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When photographing flowers, leaves, insects, seedpods, etc., the air has to be perfectly still. When I photographed the Indian paintbrush flowers (#8) I did so at dawn because often the air is very still. The tropical leaves I captured (#9) were in a very dark environment and my exposure was 20 seconds. In this kind of situation, in order to get the depth of field necessary to reveal all of the beautiful detail I had to choose a sheltered environment that protected my subject from any kind of movement.



Software Aid
There is another way to manipulate depth of field that is relatively new. It is a digital technique that revolutionizes the way photographers approach macro photography, and at the same time it applies to telephoto compositions of landscapes and other stationary subjects. The software program is called Helicon Focus.

The way it works is that you take several pictures of a subject—anything not moving—from a tripod. Each time you take a picture, you re-focus the lens from the furthest point in the composition to the closest point near the camera in very small increments. It doesn’t matter how many shots you take. I’ve done as many as 22, but usually you can get away with less. My average number of exposures is about 10-12. The software then assembles all the pictures and uses only the sharpest plane of focus from each photo so the resulting composite is perfectly focused throughout. What is amazing is that if you use a long lens, you still get the telephoto compression but everything is tack sharp from front to back. Here is a website where you can download a 30-day demo:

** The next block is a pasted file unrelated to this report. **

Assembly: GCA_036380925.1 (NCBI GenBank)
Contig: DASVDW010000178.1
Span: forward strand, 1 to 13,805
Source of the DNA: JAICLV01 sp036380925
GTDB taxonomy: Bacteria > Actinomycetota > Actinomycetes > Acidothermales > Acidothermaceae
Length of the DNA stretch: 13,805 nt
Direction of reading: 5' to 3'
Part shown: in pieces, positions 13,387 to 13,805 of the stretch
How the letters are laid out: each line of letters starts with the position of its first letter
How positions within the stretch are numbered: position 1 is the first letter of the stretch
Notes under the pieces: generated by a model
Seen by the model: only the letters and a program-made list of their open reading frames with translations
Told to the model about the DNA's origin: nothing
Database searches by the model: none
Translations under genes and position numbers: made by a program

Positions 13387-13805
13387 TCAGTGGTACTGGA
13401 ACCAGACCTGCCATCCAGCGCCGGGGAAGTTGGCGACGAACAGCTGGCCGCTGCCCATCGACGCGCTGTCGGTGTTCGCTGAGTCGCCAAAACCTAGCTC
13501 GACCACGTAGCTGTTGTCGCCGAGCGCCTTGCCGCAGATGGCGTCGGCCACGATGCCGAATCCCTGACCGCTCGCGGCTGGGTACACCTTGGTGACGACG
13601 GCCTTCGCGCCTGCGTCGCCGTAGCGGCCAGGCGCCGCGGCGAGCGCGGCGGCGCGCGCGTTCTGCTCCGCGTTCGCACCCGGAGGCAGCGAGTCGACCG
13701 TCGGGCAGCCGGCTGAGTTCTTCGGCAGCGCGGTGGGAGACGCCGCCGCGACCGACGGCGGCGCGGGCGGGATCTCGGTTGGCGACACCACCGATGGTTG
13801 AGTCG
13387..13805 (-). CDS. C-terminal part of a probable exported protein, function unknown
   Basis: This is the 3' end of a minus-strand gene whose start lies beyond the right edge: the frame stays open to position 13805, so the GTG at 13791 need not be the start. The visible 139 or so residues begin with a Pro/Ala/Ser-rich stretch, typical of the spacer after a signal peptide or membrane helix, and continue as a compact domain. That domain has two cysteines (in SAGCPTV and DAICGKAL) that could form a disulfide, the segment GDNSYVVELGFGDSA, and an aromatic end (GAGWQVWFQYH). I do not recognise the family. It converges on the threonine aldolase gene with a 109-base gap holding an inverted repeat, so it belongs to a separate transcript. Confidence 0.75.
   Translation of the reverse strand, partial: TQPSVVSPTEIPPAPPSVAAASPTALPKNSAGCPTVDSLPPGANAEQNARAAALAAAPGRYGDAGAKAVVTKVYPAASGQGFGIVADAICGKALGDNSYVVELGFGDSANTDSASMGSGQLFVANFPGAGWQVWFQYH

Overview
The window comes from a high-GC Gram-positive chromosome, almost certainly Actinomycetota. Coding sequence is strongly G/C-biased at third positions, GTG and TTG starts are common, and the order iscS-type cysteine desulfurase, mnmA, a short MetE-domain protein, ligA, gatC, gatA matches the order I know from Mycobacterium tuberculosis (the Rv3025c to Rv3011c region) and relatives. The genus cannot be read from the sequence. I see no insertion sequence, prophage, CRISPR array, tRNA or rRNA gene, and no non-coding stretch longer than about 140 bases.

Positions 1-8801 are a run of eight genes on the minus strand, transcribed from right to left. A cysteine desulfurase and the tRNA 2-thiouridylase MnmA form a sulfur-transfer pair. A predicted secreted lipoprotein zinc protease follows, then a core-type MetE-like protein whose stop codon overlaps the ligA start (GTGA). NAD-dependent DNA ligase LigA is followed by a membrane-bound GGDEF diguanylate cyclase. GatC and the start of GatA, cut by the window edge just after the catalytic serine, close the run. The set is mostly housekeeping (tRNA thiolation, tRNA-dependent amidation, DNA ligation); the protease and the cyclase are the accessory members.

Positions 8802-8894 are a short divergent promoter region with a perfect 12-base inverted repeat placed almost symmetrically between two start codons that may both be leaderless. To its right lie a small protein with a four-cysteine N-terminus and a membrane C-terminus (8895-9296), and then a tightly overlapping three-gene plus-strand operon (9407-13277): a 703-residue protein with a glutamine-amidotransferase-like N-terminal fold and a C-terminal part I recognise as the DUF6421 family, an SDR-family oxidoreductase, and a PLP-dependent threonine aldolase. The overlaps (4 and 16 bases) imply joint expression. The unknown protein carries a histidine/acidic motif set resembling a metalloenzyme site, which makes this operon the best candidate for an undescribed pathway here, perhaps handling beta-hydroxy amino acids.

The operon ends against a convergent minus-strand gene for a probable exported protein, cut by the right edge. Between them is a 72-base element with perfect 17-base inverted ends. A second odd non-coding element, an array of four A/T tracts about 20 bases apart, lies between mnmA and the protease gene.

Look at the macro shots of a katydid (#10 and #11). Both of them were taken at f/8. This image (#10) was a single exposure and it shows depth of field that is quite shallow. The next image (#11) has complete depth of field up to the rear of the insect. I took 12 exposures that were assembled in Helicon Focus to produce a tack sharp photo up to the point I wanted sharp. I purposely didn’t include focused images on the background because the out of focus foliage background is complementary and directs our attention to the subject better than if it was sharply defined.

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